Visible to the public Biblio

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Du Li, Alex Potanin, Jonathan Aldrich.  2015.  Delegation vs Inheritance for Typestate Analysis. European Conference on Object-Oriented Programming, Formal Techniques for Java-like Programs track.

For several decades, inheritance and delegation have been widely adopted for code reuse in object-oriented languages. Though extensive research has explored the expressiveness of these techniques, little is known about how the choice between them affects formal reasoning. In this paper, we explore this question by describing two core languages that are identical except for the use of inheritance and delegation, respectively. We add support for formal reasoning about typestate to both languages, and evaluate the complexity of the formal semantics and compare the example specifications. Our study suggests that our variant of delegation can substantially simplify typestate reasoning, while inheritance makes code more succinct in the case where open recursion is used.

Junjie Qian, Witawas Srisa-an, Hong Jiang, Sharad Seth, Du Li, Pan Yi.  2016.  Exploiting FIFO Scheduler to Improve Parallel Garbage Collection Performance.. VEE '16 12th ACM SIGPLAN/SIGOPS International Conference on Virtual Execution Environments.

Recent studies have found that parallel garbage collection performs worse with more CPUs and more collector threads. As part of this work, we further investigate this enomenon and find that poor scalability is worst in highly scalable Java applications. Our investigation to find the causes clearly reveals that efficient multi-threading in an application can prolong the average object lifespan, which results in less effective garbage collection. We also find that prolonging lifespan is the direct result of Linux's Completely Fair Scheduler due to its round-robin like behavior that can increase the heap contention between the application threads. Instead, if we use pseudo first-in-first-out to schedule application threads in large multicore systems, the garbage collection scalability is significantly improved while the time spent in garbage collection is reduced by as much as 21%. The average execution time of the 24 Java applications used in our study is also reduced by 11%. Based on this observation, we propose two approaches to optimally select scheduling policies based on application scalability profile. Our first approach uses the profile information from one execution to tune the subsequent executions. Our second approach dynamically collects profile information and performs policy selection during execution.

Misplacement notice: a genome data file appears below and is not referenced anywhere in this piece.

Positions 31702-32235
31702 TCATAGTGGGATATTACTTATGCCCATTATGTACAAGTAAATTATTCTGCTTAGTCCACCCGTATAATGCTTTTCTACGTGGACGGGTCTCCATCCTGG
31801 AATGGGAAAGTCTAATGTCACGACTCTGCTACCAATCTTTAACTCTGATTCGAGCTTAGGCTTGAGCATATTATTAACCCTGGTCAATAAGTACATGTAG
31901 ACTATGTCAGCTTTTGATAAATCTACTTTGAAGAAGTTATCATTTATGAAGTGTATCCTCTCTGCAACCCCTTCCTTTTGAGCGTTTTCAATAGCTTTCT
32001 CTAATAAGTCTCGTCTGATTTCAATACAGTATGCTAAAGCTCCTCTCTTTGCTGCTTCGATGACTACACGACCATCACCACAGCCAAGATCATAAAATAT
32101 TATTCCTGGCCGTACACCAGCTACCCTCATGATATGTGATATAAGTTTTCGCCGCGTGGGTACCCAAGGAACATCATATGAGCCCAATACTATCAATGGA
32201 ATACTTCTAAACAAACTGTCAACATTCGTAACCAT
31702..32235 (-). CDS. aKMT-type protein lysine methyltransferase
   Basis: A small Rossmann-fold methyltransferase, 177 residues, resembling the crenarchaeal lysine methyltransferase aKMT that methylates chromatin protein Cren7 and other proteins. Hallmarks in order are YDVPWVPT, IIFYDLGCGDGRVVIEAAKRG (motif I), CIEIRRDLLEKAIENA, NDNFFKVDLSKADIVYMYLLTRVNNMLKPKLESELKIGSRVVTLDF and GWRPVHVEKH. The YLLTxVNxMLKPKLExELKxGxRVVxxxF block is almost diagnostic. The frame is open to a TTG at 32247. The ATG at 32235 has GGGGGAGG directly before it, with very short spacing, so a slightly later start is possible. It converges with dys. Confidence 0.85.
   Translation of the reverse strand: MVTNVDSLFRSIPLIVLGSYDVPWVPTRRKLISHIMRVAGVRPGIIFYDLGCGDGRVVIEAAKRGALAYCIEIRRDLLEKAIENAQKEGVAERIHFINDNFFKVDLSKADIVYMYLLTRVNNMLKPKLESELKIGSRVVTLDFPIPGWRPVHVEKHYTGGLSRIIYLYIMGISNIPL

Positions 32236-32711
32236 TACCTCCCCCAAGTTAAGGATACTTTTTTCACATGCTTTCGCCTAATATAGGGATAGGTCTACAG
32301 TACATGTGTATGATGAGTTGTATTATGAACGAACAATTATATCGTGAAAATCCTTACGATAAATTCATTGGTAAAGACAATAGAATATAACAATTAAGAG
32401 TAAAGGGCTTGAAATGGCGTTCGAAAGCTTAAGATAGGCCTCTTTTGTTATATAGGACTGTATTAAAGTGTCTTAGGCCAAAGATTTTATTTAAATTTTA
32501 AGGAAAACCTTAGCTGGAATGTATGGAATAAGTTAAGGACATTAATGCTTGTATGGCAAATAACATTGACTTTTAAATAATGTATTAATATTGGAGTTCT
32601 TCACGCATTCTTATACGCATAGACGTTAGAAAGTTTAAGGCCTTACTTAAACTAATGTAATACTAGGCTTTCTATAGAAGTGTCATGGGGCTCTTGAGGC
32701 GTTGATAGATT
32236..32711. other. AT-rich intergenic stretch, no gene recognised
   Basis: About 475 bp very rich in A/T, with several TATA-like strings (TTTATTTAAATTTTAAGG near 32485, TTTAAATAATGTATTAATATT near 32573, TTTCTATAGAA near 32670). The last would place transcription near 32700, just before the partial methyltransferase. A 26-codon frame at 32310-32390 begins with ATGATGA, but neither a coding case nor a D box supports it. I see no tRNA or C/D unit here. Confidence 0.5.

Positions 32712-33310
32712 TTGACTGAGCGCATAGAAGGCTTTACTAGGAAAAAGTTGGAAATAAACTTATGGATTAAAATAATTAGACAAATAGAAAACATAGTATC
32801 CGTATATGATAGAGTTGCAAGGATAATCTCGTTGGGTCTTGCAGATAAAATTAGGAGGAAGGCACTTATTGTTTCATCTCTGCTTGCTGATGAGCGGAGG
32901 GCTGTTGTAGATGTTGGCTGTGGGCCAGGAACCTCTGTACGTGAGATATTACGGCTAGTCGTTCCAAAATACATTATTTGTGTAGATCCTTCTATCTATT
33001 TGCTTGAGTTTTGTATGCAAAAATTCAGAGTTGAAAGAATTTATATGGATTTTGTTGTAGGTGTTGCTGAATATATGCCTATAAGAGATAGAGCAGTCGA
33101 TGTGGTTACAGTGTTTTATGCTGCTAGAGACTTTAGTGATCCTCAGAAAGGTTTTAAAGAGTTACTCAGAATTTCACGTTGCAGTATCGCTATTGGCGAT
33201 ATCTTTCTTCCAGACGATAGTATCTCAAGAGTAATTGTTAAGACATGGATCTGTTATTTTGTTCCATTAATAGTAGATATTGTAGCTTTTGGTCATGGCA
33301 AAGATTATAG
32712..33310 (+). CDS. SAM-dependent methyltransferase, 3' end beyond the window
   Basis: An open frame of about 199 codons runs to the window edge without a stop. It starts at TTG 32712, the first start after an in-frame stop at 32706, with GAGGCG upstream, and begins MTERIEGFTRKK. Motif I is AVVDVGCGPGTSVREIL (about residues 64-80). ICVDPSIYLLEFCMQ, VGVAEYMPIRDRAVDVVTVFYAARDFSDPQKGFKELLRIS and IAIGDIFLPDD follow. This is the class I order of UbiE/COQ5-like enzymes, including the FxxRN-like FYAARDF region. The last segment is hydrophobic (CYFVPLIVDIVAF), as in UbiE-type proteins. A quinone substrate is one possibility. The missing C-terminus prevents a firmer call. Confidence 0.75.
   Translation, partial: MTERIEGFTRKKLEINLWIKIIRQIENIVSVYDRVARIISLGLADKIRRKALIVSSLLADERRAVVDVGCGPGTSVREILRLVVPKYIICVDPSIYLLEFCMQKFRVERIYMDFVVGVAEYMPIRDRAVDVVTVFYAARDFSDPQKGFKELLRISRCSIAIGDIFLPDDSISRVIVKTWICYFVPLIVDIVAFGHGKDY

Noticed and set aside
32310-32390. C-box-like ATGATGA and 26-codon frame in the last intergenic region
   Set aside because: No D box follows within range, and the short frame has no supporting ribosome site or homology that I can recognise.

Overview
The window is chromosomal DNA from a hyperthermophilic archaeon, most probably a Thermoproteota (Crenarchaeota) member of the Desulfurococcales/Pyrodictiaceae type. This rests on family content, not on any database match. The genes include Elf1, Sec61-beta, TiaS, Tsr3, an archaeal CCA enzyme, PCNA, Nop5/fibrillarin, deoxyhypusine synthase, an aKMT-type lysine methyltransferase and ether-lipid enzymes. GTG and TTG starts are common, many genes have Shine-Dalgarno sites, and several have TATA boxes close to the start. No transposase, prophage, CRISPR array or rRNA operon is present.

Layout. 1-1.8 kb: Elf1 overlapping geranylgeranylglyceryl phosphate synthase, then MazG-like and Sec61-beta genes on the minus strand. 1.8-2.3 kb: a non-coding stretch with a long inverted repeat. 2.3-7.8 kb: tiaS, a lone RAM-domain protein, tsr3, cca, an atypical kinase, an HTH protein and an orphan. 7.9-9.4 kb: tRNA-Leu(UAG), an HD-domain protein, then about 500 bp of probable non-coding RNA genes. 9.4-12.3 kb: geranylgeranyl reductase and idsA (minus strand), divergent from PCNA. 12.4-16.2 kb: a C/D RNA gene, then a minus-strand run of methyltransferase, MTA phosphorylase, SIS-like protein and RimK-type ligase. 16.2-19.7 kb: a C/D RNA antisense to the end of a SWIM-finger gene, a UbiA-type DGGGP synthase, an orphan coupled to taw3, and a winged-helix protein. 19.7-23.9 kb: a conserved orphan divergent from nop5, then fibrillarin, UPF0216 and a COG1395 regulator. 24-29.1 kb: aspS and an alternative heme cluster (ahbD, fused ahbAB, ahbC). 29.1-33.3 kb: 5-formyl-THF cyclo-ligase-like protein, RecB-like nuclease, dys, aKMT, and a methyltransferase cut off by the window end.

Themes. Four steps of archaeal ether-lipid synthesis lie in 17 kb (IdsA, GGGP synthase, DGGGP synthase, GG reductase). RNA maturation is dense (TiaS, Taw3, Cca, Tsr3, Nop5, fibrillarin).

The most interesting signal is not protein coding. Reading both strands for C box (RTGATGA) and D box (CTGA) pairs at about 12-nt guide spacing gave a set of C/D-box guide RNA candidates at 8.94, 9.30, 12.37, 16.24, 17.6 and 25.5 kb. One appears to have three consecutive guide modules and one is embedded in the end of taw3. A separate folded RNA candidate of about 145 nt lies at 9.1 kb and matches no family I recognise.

Jonathan Aldrich, Cyrus Omar, Alex Potanin, Du Li.  2014.  Language-Based Architectural Control. Proceedings of the International Workshop on Aliasing, Capabilities and Ownership (IWACO), 2014.

Software architects design systems to achieve quality attributes like security, reliability, and performance. Key to achieving these quality attributes are design constraints governing how components of the system are configured, communicate and access resources. Unfortunately, identifying, specifying, communicating and enforcing important design constraints – achieving architectural control – can be difficult, particularly in large software systems. We argue for the development of architectural frameworks, built to leverage language mechanisms that provide for domain-specific syntax, editor services and explicit control over capabilities, that help increase architectural control. In particular, we argue for concise, centralized architectural descriptions which are responsible for specifying constraints and passing a minimal set of capabilities to downstream system components, or explicitly entrusting them to individuals playing defined roles within a team. By integrating these architectural descriptions directly into the language, the type system can help enforce technical constraints and editor services can help enforce social constraints. We sketch our approach in the context of distributed systems. 

Junjie Qian, Witawas Srisa-an, Du Li, Hong Jiang, Sharad Seth, Yaodong Yang.  2015.  SmartStealing: Analysis and Optimization of Work Stealing in Parallel Garbage Collection for Java VM.. Principles and Practice of Programming in Java (PPPJ).

Parallel garbage collection has been used to speedup the collection process on multicore architectures. Similar to other parallel techniques, balancing the workload among threads is critical to ensuring good overall collection performance. To this end, work stealing is employed by the current stateof-the-art Java Virtual Machine, OpenJDK, to keep GC threads from idling during a collection process. However, we found that the current algorithm is not efficient. Its usage can often cause GC performance to be worse than when work stealing is not used. In this paper, we identify three factors that affect work stealing efficiency: determining tasks that can benefit from stealing, frequency with which to attempt stealing, and performance impacts of failed stealing attempts. Based on this analysis, we propose SmartStealing, a new algorithm that can automatically decide whether to attempt stealing at a particular point during execution. If stealing is attempted, it can efficiently identify a task to steal from. We then compare the collection performances when (i) the default work stealing algorithm is used, (ii) work stealing is not used at all, and (iii) the SmartStealing approach is used. Without modifying the remaining garbage collection system, the evaluation result shows that SmartStealing can reduce the parallel GC execution time for 19 of the 21 benchmarks. The average reduction is 50.4% and the highest reduction is 78.7%. We also investigate the performances of SmartStealing on NUMA and UMA architectures.